WTEU-54 – Exploratory Testing in an Agile Context

WTEU-54 – Exploratory Testing in an Agile Context

(Image credit: Matt Archer, Why you should resist overlaying traditional testing processes onto a sprint)

Date: Sunday 22nd February 2015
Time: 3.30pm – 5.30pm GMT
Facilitator: Neil Studd
Participants: Matt Archer, Roman Baranov, Dean Barnes, Dan Billing, Kai Bischoff, Christian Field, Claire Goss, Stephen Janaway, Emma Keaveny, Jolanda Klijn-Gooiker, Christian Kram, Christian Legget, Amy Phillips, Irina Săvescu, Aleksandar Simic, Toby Sinclair, Rafał Szypulewski, Akanksha Talwar, Neil Taylor, Amit, Raghu

In this month’s Weekend Testing Europe session, we focused on discussing some of the challenges typically associated with testing in an agile context. We began with a debate on the differences between “Agile” and “agile”, and how you can be one without being the other. Several participants championed the use of lean or kanban processes.

Talking more generally about working in fast-moving iterative development teams, we looked at the challenges that this can produce. Our group put a positive spin on things: Stephen Janaway pointed out that there was “no time to (pointlessly) write test cases”, while Dan Billing mentioned that agile tends to foster teamwork and collaboration – “not much room for a lone wolf”. Emma Keaveny gave an example of continuous integration, whereby brand new builds are available within minutes of developers making a fix; this began to move the conversation onto the focus of today’s topic.

In an agile environment, rapidly-shifting prioritisation (and occasional “dogpiling” sessions) can mean that you’re suddenly asked to test something of which you didn’t have prior knowledge. Although theoretically the content of a sprint shouldn’t change after it’s begun, real life is rarely so straightforward! The group discussed what their response would be if they were told, “Test this now!”

Thankfully, the WTEU-54 group were reluctant to being steamrollered by such a request. We brainstormed some high-level retorts:

  • “What does it do?” (Stephen Janaway)
  • “What’s it supposed to do?” (Christian Kram)
  • “Can you demo it to me?” (Matt Archer)
  • “When does it need to be done?” (Emma Keaveny)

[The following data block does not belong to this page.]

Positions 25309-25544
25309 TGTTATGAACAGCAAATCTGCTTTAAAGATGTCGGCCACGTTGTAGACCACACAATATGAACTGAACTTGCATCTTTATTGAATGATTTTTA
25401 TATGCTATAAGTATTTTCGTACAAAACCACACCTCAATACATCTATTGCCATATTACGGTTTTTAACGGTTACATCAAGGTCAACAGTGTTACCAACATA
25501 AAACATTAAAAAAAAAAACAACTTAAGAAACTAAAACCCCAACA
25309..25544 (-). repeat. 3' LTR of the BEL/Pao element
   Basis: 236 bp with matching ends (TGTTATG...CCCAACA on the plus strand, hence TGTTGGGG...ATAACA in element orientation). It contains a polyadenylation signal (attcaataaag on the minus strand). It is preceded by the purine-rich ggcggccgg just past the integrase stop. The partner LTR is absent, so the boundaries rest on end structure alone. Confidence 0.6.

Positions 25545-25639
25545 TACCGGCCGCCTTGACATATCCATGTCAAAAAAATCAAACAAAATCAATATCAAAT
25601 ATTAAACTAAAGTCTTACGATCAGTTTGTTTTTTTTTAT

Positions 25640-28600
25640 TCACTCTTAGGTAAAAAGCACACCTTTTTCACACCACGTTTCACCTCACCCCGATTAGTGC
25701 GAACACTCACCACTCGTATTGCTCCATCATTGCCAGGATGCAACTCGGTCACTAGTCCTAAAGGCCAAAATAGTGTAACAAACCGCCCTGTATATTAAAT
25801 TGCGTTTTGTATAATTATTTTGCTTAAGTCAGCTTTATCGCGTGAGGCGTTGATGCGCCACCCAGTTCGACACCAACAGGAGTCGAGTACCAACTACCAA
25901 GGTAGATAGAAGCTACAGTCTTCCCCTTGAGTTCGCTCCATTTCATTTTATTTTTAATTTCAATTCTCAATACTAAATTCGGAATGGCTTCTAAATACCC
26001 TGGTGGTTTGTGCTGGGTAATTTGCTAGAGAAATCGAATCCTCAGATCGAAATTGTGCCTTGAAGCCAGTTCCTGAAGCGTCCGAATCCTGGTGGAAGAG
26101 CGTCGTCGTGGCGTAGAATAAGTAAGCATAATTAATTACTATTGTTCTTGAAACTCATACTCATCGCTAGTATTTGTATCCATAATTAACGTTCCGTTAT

• “What do you mean by ‘test’?” (Neil Studd)
  • “Do I need to be the one to test it?” (Toby Sinclair)
  • “Why now? Why is this more important than what I’m already doing?” (Neil Studd)
  • “Let me play / learn about it” (Kai Bischoff)

Kai touched on two important points. Getting hands-on with a product can be a great way of discovering what it does, and although some people questioned the use of the word “play”, experimentation is a core part of learning. We also discussed some other ways in which we could learn about the software, including pairing with developers, or talking with stakeholders.

The centrepiece of the session was a live 20-minute exploratory testing challenge, which was hosted by renowned agile testing practitioner Matt Archer. At its core, Matt’s exercise appeared to be simply a fun bug-hunting task, but there was much more to it than that!

We won’t spoil the exercise for you, in case you get a chance to participate in one of Matt’s workshop classes. (Though you can always read the session transcript if you want to find out!) Suffice to say, the exercise secretly included some focus-tracking technology, which allowed Matt to produce a graph showing where each participant spent their time during the exercise: when they were reading requirements (red), when they were interacting with the application-under-test (green), and when they were recording notes (blue). Neil Studd’s histogram is below; you can view all of the other participants’ graphs in the “Further Reading” section.

Before everyone saw their results, we discussed whether people had deliberately chosen to take a particular approach in their 20 minutes of testing. Many people gave their responses in straightforward terms, e.g. “I read the requirements, then made some notes, then I did some testing, then I finished off my notes” – but when Matt produced each person’s graph, it became obvious that our working patterns were rarely that simple!

As Matt told the group, exploratory testing is often summarised as “simultaneous test design, execution and reporting”, but how do you bring that to life and show what that means in the real world? Through this exercise, we got to see a little inside our own individual working patterns, learning how each person’s exploratory cycle works.

Thanks to Matt for providing the exercise for this session, and compiling the graphs for each attendee – we’ve now each got our own unique exploratory testing DNA strand!

The transcript below is well worth a read, as there was a lot of interesting domain-specific discussion regarding this exercise.

Further Reading:

About the Author

Neil is a tester from the United Kingdom who has been testing desktop, mobile and web applications for the past ten years, working in a range of agile roles for organisations as varied as Oracle and Last.fm. In his spare time, he participates in freelance and beta testing projects, as a way of learning and developing new approaches to testing.